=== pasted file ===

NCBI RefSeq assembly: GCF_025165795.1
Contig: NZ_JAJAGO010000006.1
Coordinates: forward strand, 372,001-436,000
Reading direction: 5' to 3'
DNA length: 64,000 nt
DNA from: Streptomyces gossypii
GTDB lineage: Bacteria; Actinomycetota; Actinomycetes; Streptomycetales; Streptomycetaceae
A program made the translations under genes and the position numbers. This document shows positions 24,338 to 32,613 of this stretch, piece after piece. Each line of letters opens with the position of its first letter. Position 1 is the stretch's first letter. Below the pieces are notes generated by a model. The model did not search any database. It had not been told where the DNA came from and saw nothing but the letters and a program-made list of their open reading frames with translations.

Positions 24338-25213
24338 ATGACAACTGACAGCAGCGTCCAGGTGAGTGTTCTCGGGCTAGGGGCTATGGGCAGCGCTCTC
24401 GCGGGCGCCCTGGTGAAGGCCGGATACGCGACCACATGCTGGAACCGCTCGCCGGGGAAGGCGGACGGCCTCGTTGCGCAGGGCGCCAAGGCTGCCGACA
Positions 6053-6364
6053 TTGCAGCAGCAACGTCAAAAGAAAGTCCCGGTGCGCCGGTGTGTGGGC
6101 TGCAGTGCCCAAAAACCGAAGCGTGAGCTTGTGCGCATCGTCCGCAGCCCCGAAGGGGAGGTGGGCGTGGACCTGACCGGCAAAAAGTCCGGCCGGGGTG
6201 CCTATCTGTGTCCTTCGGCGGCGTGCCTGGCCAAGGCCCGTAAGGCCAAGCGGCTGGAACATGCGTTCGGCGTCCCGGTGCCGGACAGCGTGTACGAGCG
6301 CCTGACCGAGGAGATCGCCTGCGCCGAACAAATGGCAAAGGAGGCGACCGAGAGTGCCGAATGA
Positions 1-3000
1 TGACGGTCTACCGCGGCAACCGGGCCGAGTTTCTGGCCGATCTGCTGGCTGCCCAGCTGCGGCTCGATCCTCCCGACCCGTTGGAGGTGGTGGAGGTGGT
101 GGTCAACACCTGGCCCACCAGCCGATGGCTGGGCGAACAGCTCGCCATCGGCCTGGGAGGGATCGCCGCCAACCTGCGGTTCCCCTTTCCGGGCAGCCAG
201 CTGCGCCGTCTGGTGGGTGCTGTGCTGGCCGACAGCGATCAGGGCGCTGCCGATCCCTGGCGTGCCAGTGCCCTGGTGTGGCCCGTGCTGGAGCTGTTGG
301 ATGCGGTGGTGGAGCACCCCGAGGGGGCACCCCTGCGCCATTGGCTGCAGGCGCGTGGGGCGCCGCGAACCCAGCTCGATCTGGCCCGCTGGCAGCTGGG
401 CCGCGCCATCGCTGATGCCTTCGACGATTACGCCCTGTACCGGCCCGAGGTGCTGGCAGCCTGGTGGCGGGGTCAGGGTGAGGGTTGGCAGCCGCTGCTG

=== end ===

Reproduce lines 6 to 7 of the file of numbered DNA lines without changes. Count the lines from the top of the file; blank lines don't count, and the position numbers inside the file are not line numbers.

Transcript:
DNA from: Streptomyces gossypii
GTDB lineage: Bacteria; Actinomycetota; Actinomycetes; Streptomycetales; Streptomycetaceae